The Federal Republic of Germany assumed last December the 2017 presidency of the G-20, after China held the 2016 presidency since December 2015. Proposed in the aftermath of the financial crisis of Asia and Latin America, the G-20 started in 1999 as a long-term global-governance informal forum rather than an organisation.
Even though the starting objective was to prevent problems on the balance of payments and financial markets by focusing on monetary, fiscal, and financial policies, nowadays the G-20 has expanded its list of priorities with the inclusion of the sustainability pillar, stressed by unprecedented energy challenges and a saving potential of 27% by 2020 in the European household sector reported by the European Union (European Commission, 2006).
Since the first G-20 presidency, the objectives of the committee have been hard to match, what, in light of the beginning of a new presidency, offers some ideas to reflect on. In parallel, the successful behavioural approach taken by the Obama Administration (The White House, 2016; Social and Behavioural Sciences Team, 2016) might sow the seeds of a bitter dissension in the international arena, re-considering the neo-classical economic approach brought into disrepute against a brand-new, flourishing behavioural way. In line with those reflections, a growing body of evidence in the empirical literature on behavioural economics and environmental policy points to soft policy interventions yielded by behavioural drivers in environmental policy intervention (Muñoz-Salido, 2016). As in protecting the environment seems to be no rush, must policy-makers move beyond traditional intervention paradigms in environmental negotiations?
Most important behavioural drivers which influence human perceptions are framing and heuristics. On the one hand, framing influences how individuals perceive a prospect by playing with the structure and format in which it is offered. An illustrative framing paradigm is given by Kahneman (2012), who asked individuals for their preference upon two different ways for addressing a flu epidemic with a different degree of risk. Individuals’ choice was clearly determined by framing the question in terms of saving lives – gain – or preventing deaths – avoiding a loss – instead of considering their actual level of risk. If the question was framed in terms of preventing deaths, the majority of individuals chose the risky way, whereas if it was framed in terms of saving lives, the majority of individuals chose the less risky solution. Theoretically, Kahneman’s (2012) results overlap Tversky & Kahneman’s (1992), which brought individuals’ risk aversion for gains and risk seeking tendency for losses into the ground of the behavioural economics. On the other hand, heuristics is an automatic shortcut that the mind takes within ambiguous and difficult decision scenarios. Following the seminal work of Tversky & Kahneman (1974), three recurrent heuristics paradigms are representativeness, availability and anchoring. In the context of environmental economics, an individual may assess the risk of an environmental disaster to occur by basing her judgment on either the prospect’s similarity with other prospects, the frequency with which it happens or by anchoring its likelihood with previous standard comparisons. For instance, an individual within an environmental negotiation may judge the probability of having a hurricane in her country by either assuming that the aforesaid environmental disasters only happen in tropical countries, regardless the actual probability of it to occur.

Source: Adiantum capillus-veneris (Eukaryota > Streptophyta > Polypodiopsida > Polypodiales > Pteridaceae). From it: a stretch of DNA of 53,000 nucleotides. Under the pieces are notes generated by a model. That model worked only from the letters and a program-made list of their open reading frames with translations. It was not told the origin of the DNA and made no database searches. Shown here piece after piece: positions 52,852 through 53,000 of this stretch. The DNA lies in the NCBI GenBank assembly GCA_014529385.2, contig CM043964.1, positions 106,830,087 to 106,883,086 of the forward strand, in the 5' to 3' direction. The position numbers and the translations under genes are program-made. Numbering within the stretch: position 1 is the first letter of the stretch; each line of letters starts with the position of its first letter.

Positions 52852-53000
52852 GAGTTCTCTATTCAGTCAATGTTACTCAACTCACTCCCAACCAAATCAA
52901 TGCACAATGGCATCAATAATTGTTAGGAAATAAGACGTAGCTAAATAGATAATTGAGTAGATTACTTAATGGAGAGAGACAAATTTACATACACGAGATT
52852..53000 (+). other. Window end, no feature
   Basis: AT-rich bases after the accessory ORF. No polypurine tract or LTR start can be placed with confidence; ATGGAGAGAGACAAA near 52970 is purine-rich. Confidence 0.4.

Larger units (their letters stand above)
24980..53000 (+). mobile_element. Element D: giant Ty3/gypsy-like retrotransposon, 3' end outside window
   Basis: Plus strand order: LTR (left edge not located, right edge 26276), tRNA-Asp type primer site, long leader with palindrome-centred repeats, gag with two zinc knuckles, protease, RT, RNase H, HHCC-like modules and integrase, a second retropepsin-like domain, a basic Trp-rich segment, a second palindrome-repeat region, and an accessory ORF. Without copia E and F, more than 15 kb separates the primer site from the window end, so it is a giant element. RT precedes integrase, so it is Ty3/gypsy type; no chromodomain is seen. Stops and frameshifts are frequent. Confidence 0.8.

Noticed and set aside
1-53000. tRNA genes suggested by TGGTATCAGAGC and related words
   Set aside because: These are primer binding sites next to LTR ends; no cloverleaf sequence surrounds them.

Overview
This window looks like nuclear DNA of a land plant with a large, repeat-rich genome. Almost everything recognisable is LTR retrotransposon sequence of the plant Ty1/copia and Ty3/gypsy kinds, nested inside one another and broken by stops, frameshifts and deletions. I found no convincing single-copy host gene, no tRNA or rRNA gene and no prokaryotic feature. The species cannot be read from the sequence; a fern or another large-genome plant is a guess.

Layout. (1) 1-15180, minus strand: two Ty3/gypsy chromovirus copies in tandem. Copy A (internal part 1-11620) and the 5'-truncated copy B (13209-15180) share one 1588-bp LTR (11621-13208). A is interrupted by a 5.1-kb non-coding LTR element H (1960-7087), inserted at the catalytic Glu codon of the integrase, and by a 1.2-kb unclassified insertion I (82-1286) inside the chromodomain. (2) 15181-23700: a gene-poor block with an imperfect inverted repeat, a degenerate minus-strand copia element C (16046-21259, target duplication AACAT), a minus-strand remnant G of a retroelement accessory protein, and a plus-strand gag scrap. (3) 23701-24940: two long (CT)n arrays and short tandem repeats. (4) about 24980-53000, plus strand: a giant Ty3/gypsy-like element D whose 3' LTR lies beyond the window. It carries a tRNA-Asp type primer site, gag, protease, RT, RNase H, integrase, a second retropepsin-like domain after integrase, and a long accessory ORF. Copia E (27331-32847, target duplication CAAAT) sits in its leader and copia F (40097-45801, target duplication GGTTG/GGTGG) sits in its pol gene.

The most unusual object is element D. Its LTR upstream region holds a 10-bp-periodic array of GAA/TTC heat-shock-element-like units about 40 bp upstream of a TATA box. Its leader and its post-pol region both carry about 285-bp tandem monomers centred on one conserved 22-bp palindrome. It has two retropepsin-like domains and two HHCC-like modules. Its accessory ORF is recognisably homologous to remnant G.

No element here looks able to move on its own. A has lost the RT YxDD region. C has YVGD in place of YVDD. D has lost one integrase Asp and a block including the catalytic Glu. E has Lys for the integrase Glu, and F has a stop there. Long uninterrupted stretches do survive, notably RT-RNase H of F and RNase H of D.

In short, this way that individuals perceive prospects’ probabilities instead of valuing their actual Bayesian probabilities implies a feature of human bounded rationality when assessing potential environmental effects that can imply a determinant factor for successful environmental policy adoptions, which makes the objectives of the G-20 Sustainability Pillar even harder to match.
Bearing in mind lessons from above regarding individuals’ insensitivity to probabilities but sensitivity to outcomes, it’s easy to reflect on using the ‘proximity’ impact in order to increase mental images’ influence over behaviour. This could fight against individuals’ automatic shortcuts and underweighting tendency of environmental consequences and hence achieve to influence their perception. One famous paradigm of this application is that achieved by the documentary ‘An Inconvenient Truth’ (Gore, 2006), which, in 2006, achieved to influence dozens of governments around the world. The documentary aims at raising the global warming awareness by reporting imminent fatal consequences. Reaction were remarkable. Prime Ministers of dozens of countries urged population to watch it as well as included it as a content in schools, achieving to gently and effectively ‘nudge’ institutional policy-makers from the globe. Furthermore, another convincing intervention though in light of framing and loss-aversion within institutions is that committed by Steinacker (2006), who finds governments’ pro-active attitudes to problem-solving when outcomes are presented as a negative externality rather than a positive, implying a potential chance for nudging in environmental negotiations.
Linking all of those reflections, G-20 German presidency could aim at centering on framing the potential consequences of not protecting the environment into a fatal and immediate set of events, stressing individuals’ loss aversion and sensitivity to outcomes. Alternatively, they could also try to influence individuals’ loss-aversion and tendency to underweight probabilities of suffering potential consequences of such behaviour by showing individuals’ their traumatic consequences and using heuristic techniques to change their perception of that prospects. G-20 German presidency could use such soft interventions as part of its administrative strategy within the G-group for assuring to prioritize the 2017 Sustainability Pillar.